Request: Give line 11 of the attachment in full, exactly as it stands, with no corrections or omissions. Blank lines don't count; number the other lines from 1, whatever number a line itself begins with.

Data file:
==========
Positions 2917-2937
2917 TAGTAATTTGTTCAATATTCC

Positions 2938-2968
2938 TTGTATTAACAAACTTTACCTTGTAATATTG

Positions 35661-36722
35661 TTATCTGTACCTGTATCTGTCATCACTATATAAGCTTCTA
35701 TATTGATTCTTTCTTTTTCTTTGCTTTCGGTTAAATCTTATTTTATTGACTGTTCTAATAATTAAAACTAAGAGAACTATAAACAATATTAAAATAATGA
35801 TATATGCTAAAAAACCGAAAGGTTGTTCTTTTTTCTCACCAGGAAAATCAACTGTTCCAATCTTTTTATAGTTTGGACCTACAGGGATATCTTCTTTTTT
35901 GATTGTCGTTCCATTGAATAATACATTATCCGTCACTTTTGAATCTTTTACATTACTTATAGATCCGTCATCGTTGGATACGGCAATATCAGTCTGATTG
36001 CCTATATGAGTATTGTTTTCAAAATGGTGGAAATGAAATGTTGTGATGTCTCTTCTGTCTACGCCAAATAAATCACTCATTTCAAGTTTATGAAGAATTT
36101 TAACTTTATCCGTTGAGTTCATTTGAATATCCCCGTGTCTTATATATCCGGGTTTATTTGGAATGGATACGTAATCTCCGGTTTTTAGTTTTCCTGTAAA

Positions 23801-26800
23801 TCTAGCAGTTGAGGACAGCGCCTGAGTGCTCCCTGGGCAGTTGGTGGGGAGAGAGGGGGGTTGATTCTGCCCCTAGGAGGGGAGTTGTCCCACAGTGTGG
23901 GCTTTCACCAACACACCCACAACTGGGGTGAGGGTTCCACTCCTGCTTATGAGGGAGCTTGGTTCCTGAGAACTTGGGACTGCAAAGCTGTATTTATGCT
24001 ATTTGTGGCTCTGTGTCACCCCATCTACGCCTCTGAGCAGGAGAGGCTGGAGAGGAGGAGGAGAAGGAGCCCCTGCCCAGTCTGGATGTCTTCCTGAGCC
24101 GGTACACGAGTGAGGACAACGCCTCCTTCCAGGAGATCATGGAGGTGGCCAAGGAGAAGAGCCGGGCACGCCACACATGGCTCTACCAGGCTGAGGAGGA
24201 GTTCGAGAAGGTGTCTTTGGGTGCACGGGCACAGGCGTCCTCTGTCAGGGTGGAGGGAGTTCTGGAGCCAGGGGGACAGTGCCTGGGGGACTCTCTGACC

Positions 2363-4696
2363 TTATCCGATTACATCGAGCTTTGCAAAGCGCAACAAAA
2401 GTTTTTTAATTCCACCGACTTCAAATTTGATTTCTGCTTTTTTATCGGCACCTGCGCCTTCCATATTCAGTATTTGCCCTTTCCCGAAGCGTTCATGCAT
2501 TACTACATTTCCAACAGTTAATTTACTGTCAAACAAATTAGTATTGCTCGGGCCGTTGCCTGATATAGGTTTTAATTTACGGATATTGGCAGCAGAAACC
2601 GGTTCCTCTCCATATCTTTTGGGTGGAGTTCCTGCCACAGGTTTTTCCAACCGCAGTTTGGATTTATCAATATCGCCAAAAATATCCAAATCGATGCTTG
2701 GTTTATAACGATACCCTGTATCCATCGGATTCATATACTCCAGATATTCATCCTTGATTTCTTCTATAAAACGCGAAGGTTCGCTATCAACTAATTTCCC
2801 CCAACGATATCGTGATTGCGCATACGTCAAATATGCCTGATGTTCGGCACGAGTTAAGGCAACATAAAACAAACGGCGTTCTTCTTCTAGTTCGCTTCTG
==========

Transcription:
36101 TAACTTTATCCGTTGAGTTCATTTGAATATCCCCGTGTCTTATATATCCGGGTTTATTTGGAATGGATACGTAATCTCCGGTTTTTAGTTTTCCTGTAAA